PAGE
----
Questions From Readers
● The Commentary on the Letter of James, on page 47, states: “Besides being the God of Christians, Jehovah is also their Father, for he has begotten them by means of his spirit to be his sons.” And the question on page 57 relating to this reads: “How is God also the Father to Christians?” Does this mean that all dedicated and baptized Christians have been begotten by God’s holy spirit to be his sons?
No, this is not the thought that should be gathered from this, as though we now had a change of understanding in this matter. Such a change would nullify the Scriptural teaching as to two separate destinies for those gaining salvation, a heavenly one and an earthly one. Rather, the Commentary takes it for granted that the student reading James 1:1 and the comments made on the expression in that verse “to the twelve tribes” (see pages 12 and 13) would appreciate that the restrictive number of those making up spiritual Israel are begotten by means of God’s spirit to be his sons.—Gal. 6:16; Rev. 14:1.
To avoid ambiguity, the Commentary could have inserted the word “anointed” in this sentence on the bottom of page 47. Thus it could have read: “Besides being the God of anointed Christians, Jehovah is also their Father, for he has begotten them by means of his spirit to be his sons.” Then the question on page 57 on this portion could have read: “How is God also the Father of anointed Christians?”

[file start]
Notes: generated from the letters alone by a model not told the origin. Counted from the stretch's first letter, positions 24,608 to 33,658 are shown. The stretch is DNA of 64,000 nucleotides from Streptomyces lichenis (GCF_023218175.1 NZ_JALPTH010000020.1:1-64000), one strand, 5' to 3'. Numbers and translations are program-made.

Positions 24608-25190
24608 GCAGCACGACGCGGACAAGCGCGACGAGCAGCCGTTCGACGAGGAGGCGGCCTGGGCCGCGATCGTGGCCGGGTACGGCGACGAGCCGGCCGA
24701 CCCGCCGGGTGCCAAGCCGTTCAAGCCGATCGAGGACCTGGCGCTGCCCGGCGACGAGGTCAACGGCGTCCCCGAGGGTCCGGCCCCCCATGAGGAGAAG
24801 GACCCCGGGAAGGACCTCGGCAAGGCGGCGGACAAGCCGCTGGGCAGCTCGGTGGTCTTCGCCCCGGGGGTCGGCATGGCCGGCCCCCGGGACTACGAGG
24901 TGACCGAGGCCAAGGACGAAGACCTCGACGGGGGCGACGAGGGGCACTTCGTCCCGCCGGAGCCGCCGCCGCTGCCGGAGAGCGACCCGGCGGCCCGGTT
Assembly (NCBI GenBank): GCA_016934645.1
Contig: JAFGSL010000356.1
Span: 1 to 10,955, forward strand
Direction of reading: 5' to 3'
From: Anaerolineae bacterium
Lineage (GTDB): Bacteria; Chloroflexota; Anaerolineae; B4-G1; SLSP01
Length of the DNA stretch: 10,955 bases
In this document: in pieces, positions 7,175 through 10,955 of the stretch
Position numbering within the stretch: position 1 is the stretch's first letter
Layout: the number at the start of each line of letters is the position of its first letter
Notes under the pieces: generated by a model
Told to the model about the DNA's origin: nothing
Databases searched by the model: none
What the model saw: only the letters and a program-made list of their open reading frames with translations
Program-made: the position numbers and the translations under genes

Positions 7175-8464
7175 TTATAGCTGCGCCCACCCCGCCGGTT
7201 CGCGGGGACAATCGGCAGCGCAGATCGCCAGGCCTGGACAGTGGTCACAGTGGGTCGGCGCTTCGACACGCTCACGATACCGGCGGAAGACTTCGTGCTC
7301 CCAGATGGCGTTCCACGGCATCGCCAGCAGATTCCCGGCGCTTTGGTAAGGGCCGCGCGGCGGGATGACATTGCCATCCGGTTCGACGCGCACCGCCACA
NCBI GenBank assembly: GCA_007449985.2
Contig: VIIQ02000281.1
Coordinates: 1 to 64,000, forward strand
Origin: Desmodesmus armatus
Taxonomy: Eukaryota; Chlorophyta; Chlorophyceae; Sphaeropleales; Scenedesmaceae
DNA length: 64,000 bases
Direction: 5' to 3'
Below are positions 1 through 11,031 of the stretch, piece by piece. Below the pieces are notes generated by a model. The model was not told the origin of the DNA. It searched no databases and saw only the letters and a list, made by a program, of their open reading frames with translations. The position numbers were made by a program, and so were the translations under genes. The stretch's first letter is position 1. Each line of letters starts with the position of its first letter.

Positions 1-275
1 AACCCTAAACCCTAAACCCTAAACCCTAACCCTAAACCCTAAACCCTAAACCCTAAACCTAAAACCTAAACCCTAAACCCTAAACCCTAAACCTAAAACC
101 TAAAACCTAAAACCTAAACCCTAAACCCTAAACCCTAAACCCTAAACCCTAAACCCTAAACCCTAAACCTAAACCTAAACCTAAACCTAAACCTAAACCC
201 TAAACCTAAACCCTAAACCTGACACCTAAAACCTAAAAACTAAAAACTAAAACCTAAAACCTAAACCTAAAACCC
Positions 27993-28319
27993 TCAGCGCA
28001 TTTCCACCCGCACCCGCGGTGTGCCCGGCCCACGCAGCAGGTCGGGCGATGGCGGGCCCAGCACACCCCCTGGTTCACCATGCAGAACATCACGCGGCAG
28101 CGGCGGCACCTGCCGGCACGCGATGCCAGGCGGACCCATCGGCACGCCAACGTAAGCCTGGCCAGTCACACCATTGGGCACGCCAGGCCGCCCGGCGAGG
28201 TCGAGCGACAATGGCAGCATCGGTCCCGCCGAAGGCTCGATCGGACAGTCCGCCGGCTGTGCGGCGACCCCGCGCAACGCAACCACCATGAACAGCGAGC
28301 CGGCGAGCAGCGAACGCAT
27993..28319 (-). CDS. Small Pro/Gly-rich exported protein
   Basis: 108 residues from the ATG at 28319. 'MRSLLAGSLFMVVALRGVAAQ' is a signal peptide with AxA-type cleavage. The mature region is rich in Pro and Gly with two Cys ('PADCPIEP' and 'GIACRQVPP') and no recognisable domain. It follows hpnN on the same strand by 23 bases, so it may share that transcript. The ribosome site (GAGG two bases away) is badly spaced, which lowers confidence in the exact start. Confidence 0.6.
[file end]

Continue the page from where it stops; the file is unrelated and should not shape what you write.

Christendom, with its beliefs that man has an immortal soul, that at death all go to either heaven or hell (or, purgatory) and that someday the earth will be destroyed by fire, does not allow for an earthly destiny for any of God’s faithful servants. But those who have a clear understanding of Jehovah’s purposes regarding the earth and man are convinced that someday there will be an earthwide paradise peopled by faithful human servants of God.
In this regard it might also be observed that Jehovah God, while being the Father in a unique way to spirit-begotten, anointed Christians (Rom. 8:14-17; 1 John 3:2), is also spoken of in the Scriptures as the Father of those whose destiny will be earthly. Thus Isaiah 63:16 reads: “For you are our Father; although Abraham himself may not have known us and Israel himself may not recognize us, you, O Jehovah, are our Father.” Therefore all the “great crowd” of “other sheep” may rightly pray: “Our Father in the heavens, let your name be sanctified.”—Matt. 6:9; John 10:16; Rev. 7:9.